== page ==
The issue becomes clearer when we survey the history of higher education in this country. In the late 1960s and early 1970s, required courses constituting a “Core Curriculum” of studies in American history and government, economics, and the history of Western civilization were attacked as irrelevant to the crises of the day. There followed a gradual withering away of such requirements. Forty years later, a study by the American Council of Trustees and Alumni (ACTA), entitled, “The Hollow Core,” finds that Core Curriculum requirements have not been reinstituted in the overwhelming majority of our colleges and universities. In 2007, the Intercollegiate Studies Institute (ISI), a non-profit educational organization, issued a study that finds Texas undergraduates fail at civics. Nationwide, 50 universities were surveyed, three of them in Texas—Baylor University, West Texas A&M, and the University of Texas at Austin. Nearly 1,000 Texas freshmen and senior students were given a 60-question test on American history and institutions.
Texas students at these institutions performed worse than their peers nationwide. More troubling still, the survey found that only 2.9 percent of students’ civic knowledge is learned in the college classroom. Texas’ comparative deficiency in knowledge of civics may be explained by another of the study’s findings: undergraduates at these three Texas universities were below the national average in the number of history, government, and economics courses taken during college.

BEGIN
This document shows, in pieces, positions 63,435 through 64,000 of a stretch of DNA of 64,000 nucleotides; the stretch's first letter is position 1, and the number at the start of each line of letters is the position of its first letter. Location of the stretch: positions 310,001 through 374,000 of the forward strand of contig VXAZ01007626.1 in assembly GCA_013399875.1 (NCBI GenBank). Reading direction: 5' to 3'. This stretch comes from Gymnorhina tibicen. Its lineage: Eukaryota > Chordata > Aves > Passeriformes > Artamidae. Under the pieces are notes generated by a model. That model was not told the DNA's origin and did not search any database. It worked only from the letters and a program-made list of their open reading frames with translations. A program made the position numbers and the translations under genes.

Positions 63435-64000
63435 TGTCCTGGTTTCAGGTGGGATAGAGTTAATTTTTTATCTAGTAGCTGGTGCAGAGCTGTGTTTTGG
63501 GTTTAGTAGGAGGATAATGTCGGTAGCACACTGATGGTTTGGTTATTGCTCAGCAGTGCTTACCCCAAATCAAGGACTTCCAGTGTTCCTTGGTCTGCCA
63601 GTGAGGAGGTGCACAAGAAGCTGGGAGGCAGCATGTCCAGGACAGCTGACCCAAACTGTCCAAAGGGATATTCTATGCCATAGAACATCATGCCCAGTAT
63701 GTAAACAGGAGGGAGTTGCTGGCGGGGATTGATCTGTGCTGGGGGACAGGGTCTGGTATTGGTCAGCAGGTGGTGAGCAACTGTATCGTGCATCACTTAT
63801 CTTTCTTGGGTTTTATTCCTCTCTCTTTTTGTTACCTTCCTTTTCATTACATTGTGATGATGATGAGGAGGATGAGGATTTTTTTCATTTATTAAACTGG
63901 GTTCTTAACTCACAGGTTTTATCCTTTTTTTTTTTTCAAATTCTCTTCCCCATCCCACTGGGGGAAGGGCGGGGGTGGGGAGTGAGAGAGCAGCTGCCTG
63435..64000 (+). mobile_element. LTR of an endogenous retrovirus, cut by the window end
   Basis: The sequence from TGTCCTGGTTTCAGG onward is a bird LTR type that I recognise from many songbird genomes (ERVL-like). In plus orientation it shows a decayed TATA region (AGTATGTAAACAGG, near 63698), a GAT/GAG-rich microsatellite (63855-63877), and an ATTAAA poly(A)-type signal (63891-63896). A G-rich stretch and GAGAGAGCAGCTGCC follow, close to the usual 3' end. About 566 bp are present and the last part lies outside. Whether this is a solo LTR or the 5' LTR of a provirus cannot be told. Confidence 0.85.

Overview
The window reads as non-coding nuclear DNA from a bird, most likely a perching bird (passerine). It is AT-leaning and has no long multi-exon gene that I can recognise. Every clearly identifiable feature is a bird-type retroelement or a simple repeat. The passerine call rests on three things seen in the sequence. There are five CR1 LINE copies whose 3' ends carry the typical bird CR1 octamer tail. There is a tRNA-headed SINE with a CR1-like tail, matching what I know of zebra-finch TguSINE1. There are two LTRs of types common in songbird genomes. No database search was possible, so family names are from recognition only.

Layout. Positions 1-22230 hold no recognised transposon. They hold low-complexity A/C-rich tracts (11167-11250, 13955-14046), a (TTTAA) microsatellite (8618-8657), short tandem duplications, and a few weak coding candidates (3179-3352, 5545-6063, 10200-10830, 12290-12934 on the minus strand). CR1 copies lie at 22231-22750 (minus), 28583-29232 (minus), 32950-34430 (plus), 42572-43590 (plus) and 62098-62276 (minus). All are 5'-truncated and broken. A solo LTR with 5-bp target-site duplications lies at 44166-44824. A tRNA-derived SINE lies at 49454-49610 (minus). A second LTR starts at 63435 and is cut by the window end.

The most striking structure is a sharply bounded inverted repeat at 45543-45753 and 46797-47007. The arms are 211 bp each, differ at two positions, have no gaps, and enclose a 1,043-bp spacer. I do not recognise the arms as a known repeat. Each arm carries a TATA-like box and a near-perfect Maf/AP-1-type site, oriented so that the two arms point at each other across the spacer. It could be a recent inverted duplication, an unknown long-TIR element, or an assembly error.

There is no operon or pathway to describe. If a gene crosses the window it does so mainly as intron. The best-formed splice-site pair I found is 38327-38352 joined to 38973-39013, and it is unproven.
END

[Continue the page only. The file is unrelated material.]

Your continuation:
But Texas is not alone in attempting to deal with this problem, which has been with us for some time. For example, in 2000, the American Council of Trustees and Alumni commissioned the Roper Organization to conduct a survey of seniors from the nation’s 55 best colleges and universities. The results were published in Losing America’s Memory: Historical Illiteracy in the 21st Century. The survey found that “four out of five seniors—81 percent—received a grade of D or F on test questions drawn from a basic high school history curriculum.”
Texas Public Policy Foundation Recommendations:
With the view to enhancing fidelity to the letter and spirit of Article VII of the Texas Constitution, university regents and other administrators should be encouraged to institute reforms that place more focus on teaching students basic American history, government, economics, and Western Civilization, whether through a standardized test or more course options/requirements.